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Big update on Delta.chat developments
September 28, 2018 by holger
Following this blog or the mailing list you might think not much is happening with Delta.Chat but … nothing could be further from the truth :) An incredible lot has happened and is happening but communication happened in different ways:
in issues/pull-requests in the various development repositories Some repositories are quite new, like the Delta/Desktop one which uses the node-bindings from Delta/Node. Here are “activity screenshots” from three core github repos for the last month:
deltachat-desktop github activity Sept 2018
deltachat-node bindings github activity Sept 2018
deltachat-core and python bindings github activity Sept 2018
on our informal chat – with 4814 human posted lines in the freenode #deltachat channel in September 2018 alone. Btw, you may join the chat through the web but in order to post you need to register by typing
/msg nickserv register PASSWORD EMAILwhich will ask a confirmation e-mail. Without registration you can read but not post messages.
during a one-week “Delta-X” gathering of 20-30 people end July 2018 in Freiburg (see below for a bit more info). There is nothing like meeting up in person in a stimulating, relaxed sourrounding and getting away from sitting isolatedly in front of screens. Just talking about the ongoings of this week would be another “Big update” blog post of its own.
an estimated 40 Audio/Video sessions and phone calls between people because sometimes keyboard-mediated communications don’t cut it.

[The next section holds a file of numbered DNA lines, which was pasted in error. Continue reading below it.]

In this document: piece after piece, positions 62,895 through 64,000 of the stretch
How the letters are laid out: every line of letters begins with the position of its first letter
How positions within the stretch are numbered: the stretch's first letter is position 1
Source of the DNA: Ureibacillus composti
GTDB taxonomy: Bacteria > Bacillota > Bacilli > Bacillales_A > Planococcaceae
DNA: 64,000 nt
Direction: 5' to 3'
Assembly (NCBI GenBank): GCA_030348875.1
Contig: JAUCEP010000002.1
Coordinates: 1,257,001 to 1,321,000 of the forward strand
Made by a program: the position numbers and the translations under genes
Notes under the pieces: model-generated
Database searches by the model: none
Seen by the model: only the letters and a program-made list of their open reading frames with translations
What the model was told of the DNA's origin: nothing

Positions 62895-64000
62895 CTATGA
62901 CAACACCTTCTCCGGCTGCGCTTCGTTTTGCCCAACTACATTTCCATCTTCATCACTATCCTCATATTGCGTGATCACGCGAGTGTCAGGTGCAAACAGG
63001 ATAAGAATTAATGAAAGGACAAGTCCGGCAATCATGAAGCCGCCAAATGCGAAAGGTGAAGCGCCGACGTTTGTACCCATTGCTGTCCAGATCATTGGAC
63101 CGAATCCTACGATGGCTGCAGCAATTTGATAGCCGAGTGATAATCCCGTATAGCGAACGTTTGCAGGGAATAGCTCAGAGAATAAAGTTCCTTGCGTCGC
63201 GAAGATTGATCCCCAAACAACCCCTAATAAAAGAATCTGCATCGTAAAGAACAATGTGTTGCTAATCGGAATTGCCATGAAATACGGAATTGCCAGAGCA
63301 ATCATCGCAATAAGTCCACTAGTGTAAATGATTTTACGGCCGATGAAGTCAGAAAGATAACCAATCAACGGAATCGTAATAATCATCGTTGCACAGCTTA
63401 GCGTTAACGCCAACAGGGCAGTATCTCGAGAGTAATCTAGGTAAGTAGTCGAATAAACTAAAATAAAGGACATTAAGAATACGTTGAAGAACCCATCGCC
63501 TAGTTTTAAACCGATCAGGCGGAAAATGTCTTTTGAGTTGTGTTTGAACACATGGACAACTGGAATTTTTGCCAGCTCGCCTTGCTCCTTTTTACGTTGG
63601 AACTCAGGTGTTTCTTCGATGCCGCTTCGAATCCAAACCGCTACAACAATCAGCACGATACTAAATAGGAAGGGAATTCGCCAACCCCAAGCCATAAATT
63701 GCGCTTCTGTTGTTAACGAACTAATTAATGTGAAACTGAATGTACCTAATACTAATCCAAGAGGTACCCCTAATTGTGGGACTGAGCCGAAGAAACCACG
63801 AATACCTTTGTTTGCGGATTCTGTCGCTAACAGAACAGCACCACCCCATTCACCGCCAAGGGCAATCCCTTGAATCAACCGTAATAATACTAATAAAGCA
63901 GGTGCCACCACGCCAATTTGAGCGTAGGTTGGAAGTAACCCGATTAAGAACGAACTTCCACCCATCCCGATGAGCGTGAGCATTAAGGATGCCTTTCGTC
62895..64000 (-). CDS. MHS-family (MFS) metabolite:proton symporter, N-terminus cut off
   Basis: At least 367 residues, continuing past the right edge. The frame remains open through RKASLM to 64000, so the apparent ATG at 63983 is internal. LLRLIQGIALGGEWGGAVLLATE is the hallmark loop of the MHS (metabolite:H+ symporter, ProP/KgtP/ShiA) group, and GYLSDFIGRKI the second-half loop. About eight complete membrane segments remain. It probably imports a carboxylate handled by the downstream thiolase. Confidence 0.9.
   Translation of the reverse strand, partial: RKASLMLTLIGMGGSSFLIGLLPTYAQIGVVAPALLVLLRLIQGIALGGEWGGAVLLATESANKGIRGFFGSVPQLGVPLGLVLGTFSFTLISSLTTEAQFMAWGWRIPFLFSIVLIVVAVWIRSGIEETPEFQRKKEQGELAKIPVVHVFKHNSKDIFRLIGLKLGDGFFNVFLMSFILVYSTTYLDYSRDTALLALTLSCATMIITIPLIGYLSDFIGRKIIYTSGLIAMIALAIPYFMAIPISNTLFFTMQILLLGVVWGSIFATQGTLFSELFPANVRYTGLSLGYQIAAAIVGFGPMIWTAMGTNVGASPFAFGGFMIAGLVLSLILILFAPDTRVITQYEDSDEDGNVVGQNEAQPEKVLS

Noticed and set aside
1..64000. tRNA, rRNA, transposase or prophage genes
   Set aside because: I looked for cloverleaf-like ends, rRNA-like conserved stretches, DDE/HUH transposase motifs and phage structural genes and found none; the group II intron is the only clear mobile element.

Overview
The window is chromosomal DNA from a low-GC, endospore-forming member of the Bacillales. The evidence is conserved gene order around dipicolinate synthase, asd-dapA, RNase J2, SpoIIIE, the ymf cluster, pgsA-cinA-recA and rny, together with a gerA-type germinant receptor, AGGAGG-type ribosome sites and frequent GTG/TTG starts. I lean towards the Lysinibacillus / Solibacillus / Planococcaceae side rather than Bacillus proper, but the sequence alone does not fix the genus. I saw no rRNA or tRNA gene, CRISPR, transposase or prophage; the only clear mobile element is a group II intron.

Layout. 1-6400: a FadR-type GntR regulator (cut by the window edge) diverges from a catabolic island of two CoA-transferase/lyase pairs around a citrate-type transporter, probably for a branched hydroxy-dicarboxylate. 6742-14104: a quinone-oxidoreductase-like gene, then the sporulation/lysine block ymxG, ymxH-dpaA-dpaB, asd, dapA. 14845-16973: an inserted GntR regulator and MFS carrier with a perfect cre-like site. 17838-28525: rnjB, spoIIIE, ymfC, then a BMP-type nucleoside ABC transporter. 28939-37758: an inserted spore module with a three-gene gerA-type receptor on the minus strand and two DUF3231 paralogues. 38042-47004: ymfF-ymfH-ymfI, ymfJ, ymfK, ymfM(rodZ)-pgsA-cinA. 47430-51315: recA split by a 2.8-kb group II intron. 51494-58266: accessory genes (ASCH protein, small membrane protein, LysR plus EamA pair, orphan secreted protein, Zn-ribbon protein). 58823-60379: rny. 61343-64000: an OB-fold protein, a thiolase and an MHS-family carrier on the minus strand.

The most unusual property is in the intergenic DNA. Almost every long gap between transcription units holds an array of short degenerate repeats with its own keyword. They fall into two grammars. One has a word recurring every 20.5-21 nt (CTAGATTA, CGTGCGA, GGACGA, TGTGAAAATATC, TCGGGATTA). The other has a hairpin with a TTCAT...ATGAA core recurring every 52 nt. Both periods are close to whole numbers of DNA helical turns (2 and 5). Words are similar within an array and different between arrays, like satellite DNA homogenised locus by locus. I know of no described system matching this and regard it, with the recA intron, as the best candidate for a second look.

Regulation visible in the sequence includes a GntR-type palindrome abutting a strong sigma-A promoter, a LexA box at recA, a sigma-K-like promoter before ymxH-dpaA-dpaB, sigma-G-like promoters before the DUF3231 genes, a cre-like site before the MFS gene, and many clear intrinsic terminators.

on the experimental user-support forum which we could use some help with (administratively and socially). It is less intimidating than things like github issue trackers but probably the layout of “discourse” based forum could be simplified (they are going a bit crazy with “Badges” by default).
But let’s get away from the “metadata statistics” of what happened to the actual things happening. Contrary to popular belief, metadata is not telling that much, is it?
Below is a “July-September 2018” report we shared with various Open-Technology-Fund (OTF) projects yesterday. If you didn’t know – our Delta.Chat robustness and usability proposal was accepted by OTF and we will receive and distribute around two-hundred thousand USD to the various people involved, in the course of one year (July 2018-June 2019). The following report is focused on this OTF proposal – there are actually several more developments and background ongoings … expect some more “big” updates soon ;)
Delta.Chat is a unique effort in the messaging ecosystem which offers a
modern “chatty” messaging user interface on top of e-mail. Delta.Chat has
no own servers but re-uses the existing, massive e-mail provider infrastructure
to send and receive messages. End-to-end encryption is achieved using
Autocrypt, which makes use of standard OpenPGP-based cryptographic
operations (but doesn’t use
gpg). Our OTF efforts are to deliver a
well usable and robust Android app and a freshly developed
cross-platform Desktop application. We are driving our technical
developments by needfinding and user-testing activities in the Ukraine.
Let’s start with needfinding. We conducted 16 interviews with trainers, journalists and activists in Ukraine in the last month. The interviews focused on 3 key aspects:
identifying routine workflows (usage of mobile versus desktop, OS, user habits, popular encrypted messaging applications and email clients, usage of group chats and so on);